What is damping off? What can be done about it?

Damping off is a fungal disease caused by different pathogens. It is also called basal rot. It affects seeds and young shoots which, once affected, cannot survive. Countless plants can be affected by this very common cryptogamic disease, which is particularly feared by gardeners and producers.

Damping off: a fatal cryptogamic disease

Another name given to damping off is basal rot. It is a fungal disease caused by phytopathogenic fungi or oomycetes (pseudo-fungi). At the origin of basal rot, we most frequently find:

  • Pythium,
  • Botrytis,
  • Olpidium,
  • Sclerotinia,
  • Altenaria,
  • Phytophthora,
  • Fusarium,
  • Phoma

note that Pythium rises among the the most feared pathogenic fungi of gardeners and that it is the most common culprit of basal rot. However, regardless of the pathogen involved, this disease kills many growing plants and sometimes large circular areas can be seen in which all the seedlings are dead. There are therefore complete plant clusters that are affected since the person responsible passes very quickly from one plant to another through the pellicular water present in the earth.

Damping off: symptoms

Symptoms of this soil-borne fungal disease are numerous and vary depending on the causative fungus, allowing a keen eye to quickly identify the causative agent. From main events damping off, we can see:

  • The absence of germination of the seedlings and consequently an emergence which does not take place,
  • Plants germinate, but stems turn brown then thin,
  • A softening of the root system,
  • The detachment of the external root,
  • rotting of roots and stems,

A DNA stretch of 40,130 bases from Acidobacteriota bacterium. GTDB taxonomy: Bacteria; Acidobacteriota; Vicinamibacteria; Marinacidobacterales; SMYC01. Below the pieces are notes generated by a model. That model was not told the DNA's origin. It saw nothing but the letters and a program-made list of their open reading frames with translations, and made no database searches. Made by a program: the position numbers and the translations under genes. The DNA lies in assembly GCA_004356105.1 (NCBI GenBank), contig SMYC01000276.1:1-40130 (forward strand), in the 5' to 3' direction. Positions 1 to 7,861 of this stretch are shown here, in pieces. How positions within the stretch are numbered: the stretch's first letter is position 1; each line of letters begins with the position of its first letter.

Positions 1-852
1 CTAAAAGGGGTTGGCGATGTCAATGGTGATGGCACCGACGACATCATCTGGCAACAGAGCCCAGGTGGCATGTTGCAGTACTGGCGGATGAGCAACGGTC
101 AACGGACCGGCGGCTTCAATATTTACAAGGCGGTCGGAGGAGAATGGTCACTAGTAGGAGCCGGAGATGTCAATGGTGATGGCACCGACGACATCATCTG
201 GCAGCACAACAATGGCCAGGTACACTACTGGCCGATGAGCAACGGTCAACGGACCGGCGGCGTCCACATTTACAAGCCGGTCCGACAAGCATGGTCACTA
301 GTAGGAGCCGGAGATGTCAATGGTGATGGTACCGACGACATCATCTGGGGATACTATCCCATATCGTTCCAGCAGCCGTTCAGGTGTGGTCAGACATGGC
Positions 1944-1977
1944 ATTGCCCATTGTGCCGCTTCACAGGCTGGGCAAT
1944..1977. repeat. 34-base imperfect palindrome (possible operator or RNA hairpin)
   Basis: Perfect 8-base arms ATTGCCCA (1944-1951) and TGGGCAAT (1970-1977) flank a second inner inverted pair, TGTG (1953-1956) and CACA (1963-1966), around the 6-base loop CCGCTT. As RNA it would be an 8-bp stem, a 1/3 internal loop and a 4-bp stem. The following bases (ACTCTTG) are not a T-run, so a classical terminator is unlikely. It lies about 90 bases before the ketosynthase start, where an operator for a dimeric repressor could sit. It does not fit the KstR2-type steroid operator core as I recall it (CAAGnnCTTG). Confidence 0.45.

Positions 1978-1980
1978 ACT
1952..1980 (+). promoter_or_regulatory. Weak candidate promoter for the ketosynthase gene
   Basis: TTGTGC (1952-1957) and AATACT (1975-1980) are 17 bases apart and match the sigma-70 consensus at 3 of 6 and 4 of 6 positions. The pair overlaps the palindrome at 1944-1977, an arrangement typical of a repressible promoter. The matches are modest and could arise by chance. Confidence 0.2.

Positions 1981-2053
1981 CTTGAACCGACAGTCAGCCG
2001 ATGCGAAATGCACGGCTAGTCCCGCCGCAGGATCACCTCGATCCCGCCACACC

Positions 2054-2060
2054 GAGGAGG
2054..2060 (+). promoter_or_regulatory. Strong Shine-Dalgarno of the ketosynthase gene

• Seedling death.

Whatever the symptom observed, the plant death affected by damping off or basal rot is irremediable.

The attack of the disease can take place at two different times, affecting plants at different times in their development cycle. So we can distinguish:

  • The pre-emergent pig iron or pre-emergence source : this is the early form of the disease since the pathogenic fungus is already present in the seed at the time of sowing. This can largely explain why many seeds fail to sprout.
  • The post-emergence castwe also talk about postemergency source : it occurs just after emergence. These are the embryonic form of the root or roots and the collet who are affected. Because of this alteration, the seedling wilts then dries out before collapsing because it has lost all its rigidity.

The amateur gardener can find himself totally helpless when, a few days to a few weeks after sowing, he finds himself faced with widely sparse boards where a few young shoots emerge here and there, even totally empty.

Damping off can affect countless plant species, either as seeds during the germination phase or at the seedling stage. It can be vegetable garden plants : cabbage, salad, squash, eggplant, onion, carrot, bean, tomato, cucumber… flowering plants or decorative foliage that are grown for their ornamental assets are also concerned, from lobelia to petunia, including datura, poppy and even begonia…

Thus, damping off is a fungal disease likely to rage in the vegetable garden, in the ornamental garden, but also in the orchard or even within large cereal crops. When it settles in important agricultural areas, basal rot can unfortunately lead to a significant financial loss.

Damping off or basal rot: main causes

The pathogenic fungi and pseudo-fungi responsible for damping off have a constitution allowing them to spend the winter without worry in the soil of the garden, under the waste and the dead leaves or in the seeds. When sowing is done, seeds and seedlings being very vulnerable, they cannot oppose the slightest resistance during the attack of basal rot.